We have all gone through love, hate, grief but now I feel numb. I choose numb now because numbness gets me through the days. I am not sobbing on the bed, my cheeks and eyes are not swollen and red, I’m taking a breather.  I know, soon enough, that dam will break and I will probably learn new information that I need to be ready for because once again, if I choose to hear the new information, my life will change forever.

For as long as it lasts, numb will be satisfactory. I know it’s not a steady job, just temporary, a respite from unhappiness and doubt but if happiness and knowledge elude me than I would be honored to take up residency. There’s also: Sad, Mad, Love, Grief, Hate, Happy, Sensitive, Unaware, Raw, Grieving, Disbelief, Guilt, Sorrow, Pain, Game, Delusional, etc….No person is just one thing. We are all complicated beings, we all make mistakes. We are faulty human beings so pick whichever traits you want or have, learn from mistakes and then move on. Do the best you can in the present. Don’t look to the past, don’t worry about the future, your destiny is here with you now, staring you in the face, the sweet smell of pancakes wafting in the air, warm amber-colored maple syrup poured from a white pitcher to enjoy on your pancakes while you contemplate. Treat yourselves well.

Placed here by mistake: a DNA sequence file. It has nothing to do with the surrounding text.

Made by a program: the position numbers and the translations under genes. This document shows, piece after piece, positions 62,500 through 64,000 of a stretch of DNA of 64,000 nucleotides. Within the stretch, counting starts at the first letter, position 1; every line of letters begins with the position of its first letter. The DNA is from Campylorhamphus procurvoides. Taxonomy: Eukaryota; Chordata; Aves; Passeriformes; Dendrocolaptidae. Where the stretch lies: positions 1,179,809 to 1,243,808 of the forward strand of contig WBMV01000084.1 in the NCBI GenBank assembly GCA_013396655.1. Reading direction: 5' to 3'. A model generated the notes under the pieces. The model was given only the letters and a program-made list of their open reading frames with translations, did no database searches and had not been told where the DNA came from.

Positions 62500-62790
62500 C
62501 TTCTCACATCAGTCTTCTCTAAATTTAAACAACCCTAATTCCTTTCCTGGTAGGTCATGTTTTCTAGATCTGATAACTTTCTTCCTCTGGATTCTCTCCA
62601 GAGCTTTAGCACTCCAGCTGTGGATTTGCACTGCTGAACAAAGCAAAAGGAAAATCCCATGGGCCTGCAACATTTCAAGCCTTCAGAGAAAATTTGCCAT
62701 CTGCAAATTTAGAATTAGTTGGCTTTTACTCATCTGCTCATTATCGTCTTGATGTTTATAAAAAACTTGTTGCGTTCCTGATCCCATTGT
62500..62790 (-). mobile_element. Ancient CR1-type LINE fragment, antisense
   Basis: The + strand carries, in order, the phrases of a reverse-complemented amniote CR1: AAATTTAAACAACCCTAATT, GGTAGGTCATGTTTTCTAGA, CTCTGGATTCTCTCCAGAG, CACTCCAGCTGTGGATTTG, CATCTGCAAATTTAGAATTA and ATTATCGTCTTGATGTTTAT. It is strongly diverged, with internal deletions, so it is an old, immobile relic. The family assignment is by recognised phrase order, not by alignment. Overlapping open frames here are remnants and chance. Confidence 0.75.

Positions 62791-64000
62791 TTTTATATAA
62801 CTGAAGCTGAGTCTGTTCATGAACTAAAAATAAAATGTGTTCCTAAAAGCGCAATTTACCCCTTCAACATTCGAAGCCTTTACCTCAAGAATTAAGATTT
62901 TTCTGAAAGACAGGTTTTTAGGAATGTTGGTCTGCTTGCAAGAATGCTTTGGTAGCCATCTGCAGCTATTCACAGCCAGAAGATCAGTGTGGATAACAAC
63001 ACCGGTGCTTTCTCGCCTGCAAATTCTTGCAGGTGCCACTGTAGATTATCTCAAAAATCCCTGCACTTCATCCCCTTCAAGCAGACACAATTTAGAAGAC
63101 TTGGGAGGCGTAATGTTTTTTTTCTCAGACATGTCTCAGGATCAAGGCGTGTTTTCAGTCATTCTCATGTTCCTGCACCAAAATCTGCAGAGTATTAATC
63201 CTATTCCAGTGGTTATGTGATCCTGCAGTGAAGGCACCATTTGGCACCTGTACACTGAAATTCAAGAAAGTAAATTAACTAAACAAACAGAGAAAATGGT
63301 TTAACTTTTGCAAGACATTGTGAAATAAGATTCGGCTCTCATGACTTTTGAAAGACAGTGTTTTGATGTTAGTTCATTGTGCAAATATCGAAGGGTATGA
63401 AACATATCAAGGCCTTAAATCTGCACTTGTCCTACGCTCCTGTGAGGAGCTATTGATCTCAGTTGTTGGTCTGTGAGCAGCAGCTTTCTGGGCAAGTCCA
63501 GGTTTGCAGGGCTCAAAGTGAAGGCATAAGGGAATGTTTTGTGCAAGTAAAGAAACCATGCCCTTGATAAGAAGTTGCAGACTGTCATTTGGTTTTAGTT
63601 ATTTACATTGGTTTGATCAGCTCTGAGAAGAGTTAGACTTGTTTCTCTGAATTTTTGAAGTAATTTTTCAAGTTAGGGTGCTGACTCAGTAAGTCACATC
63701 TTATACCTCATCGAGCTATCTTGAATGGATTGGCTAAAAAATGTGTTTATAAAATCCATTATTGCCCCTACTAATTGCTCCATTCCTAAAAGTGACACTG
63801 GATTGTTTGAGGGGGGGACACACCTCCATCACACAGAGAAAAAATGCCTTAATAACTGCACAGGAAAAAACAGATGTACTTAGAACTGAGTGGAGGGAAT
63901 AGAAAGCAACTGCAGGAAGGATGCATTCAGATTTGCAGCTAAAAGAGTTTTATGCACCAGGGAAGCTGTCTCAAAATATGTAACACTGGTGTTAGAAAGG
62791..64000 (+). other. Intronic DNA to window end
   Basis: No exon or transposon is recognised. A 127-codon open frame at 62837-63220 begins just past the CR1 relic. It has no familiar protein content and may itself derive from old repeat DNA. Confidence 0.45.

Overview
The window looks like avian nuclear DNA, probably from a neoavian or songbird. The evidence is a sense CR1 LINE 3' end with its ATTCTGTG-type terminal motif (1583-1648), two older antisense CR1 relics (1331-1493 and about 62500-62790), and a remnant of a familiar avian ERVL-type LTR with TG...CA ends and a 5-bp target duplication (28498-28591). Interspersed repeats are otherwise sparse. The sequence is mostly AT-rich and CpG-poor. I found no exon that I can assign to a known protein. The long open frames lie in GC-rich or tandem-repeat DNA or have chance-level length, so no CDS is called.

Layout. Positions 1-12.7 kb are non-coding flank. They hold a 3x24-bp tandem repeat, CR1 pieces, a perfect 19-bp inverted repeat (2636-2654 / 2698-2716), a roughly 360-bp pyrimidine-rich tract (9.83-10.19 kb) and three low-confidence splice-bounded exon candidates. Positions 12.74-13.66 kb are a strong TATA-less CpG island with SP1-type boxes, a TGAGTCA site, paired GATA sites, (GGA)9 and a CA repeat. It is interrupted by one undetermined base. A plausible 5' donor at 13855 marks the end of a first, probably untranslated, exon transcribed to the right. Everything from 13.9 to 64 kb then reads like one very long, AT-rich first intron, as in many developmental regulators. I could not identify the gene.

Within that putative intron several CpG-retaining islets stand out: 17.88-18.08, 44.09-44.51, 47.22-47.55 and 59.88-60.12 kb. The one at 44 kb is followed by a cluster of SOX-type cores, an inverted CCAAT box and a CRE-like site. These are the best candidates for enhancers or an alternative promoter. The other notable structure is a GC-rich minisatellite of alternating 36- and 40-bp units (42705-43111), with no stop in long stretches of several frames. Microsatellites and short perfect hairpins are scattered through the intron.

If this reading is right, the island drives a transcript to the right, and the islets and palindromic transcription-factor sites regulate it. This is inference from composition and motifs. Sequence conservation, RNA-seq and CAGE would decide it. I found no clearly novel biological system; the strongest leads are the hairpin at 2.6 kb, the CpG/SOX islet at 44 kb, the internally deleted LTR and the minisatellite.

Plinky Prompt: When was the ( FIRST) last time you really stood out in a crowd?

  • Horses

    Horses (Photo credit: Moyan_Brenn_BE_BACK_IN_SEPTEMBER)

  • When was the last time you really stood out in a crowd? Are you comfortable in that position, or do you wish you could fade into the woodwork? See all answers
  • The Cactus Rock Lodge, AZ.
  • I was one of those painfully shy children with a bold and charismatic mother and my sister who demanded all the attention. But, deep inside me there must have been a spark, a tiny little spark just waiting to be ignited. It’s a story that changed my life forever.